Title: 5 Secrets of Story Structure
Author: K. M. Weiland
Designer: K. M. Weiland
Graphics: The graphics are minimalistic: a background with a slight color gradient and parts of two pencils. That’s it.
Only the pencils can carry meaning (the background could have been any of a number of colors). What meaning do the pencils convey? Writing, certainly, but they don’t necessarily imply writing a novel, which is what this book is about.
Nowadays, few book writers write with pencils. Nearly all of their words are composed at keyboards. If the designer wanted a graphical element that indicated book writing, something other than pencils might have been more appropriate as leading viewers toward the theme of the book.
Beyond that, the book is about writing novels, so a generic image of a novel—at least an image that implies fiction rather than non-fiction—would have been a step up, yet even that wouldn’t quite do it.
The book focuses on how to structure a story, so an image that indicates structuring, organizing, or building might have been better still.
Typography: Each of the three typographical elements—title, subtitle, and author name—needs adjustment. Let’s start with the title, which is a mishmash: two colors, two fonts, and four sizes for just five words.
Each color is a poor choice. Neither pops well against this background, the red for the usual reason and the yellow because it’s too close in tone to the greenish background.
The oversized “5” is fine, and the large “Structure” is fine enough in terms of size, but it crowds the edges of the cover, and its letters are crammed together. Some of the letters actually touch one another. “Structure” should be in a more condensed font that could be set as tall but with adequate space between letters and away from the edges.
“Secrets of Story” comes in two sizes and two styles, roman and italics. If the italics were chosen for emphasis, it’s not clear why the preposition would be emphasized. It’s the least important word. Similarly, there is no obvious reason why “Story” should be smaller than the other words in the phrase: it’s no less important.
The italics should be removed entirely and the words put into a sans serif font, even if not the same sans serif font used for “5” and “Structure.”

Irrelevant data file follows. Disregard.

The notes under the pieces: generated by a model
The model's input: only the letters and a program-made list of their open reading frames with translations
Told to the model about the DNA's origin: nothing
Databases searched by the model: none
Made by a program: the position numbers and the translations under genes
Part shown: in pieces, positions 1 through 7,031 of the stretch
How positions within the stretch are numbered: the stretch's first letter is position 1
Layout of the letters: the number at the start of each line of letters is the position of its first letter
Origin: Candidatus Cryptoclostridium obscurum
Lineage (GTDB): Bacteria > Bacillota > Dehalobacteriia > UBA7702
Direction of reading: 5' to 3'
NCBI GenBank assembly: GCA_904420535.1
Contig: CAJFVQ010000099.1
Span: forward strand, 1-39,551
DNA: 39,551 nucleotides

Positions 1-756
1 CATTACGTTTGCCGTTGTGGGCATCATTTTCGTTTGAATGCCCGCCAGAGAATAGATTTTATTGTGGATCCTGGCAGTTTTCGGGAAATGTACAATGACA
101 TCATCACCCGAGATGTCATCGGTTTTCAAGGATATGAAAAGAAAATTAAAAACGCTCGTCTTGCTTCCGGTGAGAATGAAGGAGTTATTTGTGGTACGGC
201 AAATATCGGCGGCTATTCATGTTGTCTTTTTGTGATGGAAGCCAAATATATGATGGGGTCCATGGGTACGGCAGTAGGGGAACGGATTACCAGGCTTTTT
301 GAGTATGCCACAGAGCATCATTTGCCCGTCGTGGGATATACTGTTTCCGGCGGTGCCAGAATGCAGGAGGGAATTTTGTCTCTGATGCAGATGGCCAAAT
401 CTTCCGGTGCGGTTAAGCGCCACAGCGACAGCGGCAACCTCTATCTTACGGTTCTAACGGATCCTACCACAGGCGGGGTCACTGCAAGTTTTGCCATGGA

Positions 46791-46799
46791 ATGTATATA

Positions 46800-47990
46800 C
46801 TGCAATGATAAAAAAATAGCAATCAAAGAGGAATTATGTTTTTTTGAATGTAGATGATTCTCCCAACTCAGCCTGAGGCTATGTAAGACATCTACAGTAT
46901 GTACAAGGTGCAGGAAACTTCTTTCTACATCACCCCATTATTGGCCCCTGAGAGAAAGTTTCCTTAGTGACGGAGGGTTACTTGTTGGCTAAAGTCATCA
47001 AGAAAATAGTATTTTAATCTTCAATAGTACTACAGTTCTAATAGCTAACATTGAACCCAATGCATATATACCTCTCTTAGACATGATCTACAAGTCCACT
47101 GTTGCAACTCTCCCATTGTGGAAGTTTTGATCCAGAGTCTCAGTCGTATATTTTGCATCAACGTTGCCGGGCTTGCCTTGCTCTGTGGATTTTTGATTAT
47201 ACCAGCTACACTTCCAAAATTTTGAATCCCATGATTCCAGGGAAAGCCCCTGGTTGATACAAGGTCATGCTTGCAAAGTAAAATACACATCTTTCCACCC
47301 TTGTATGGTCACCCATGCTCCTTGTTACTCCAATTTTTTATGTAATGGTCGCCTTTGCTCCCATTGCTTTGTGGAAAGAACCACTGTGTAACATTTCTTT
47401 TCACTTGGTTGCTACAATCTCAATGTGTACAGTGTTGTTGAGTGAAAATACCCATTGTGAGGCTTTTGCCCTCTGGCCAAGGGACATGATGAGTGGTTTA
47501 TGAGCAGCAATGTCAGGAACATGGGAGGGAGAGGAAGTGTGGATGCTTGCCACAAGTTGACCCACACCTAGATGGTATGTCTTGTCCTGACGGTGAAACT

As for using red in the title, that actually reduces clarity. It’s easy for the eye to go to the red first, resulting in “Secrets of Story 5 Structure.” Or the yellow text could be read by itself, since it’s much larger than the red text, making the title seem to be “5 Structure.” These problems could have been avoided by using a single color, such as black, for the title.
The subtitle needs a thicker font. If white is to be used against a light-colored background, the letters need weight, and fatter strokes will provide that.
The author name should not be in red but in black, like the revised title. Its font (which may or may not be the same one used for “Secrets of Story”: it’s hard to tell) is too thin-stroked and ought to be sans serif.
After those fixes, the author name needs to be moved in from the right edge of the cover. Although this book appears only as an ebook and not as a paperback, it should adhere to paperback conventions: keep in mind what might happen if the paperback is trimmed too tightly, with the right edge of the cover going the way of the blade. If graphics or text are too close to the edge for a paperback, they’re too close for an ebook too.
Overall: This short book’s cover likely was thrown together quickly by the author-designer. It’s understandable that she may not have thought it worthwhile to invest time or money in producing a more professional cover, but a few alterations (particularly to the text) could help the cover substantially.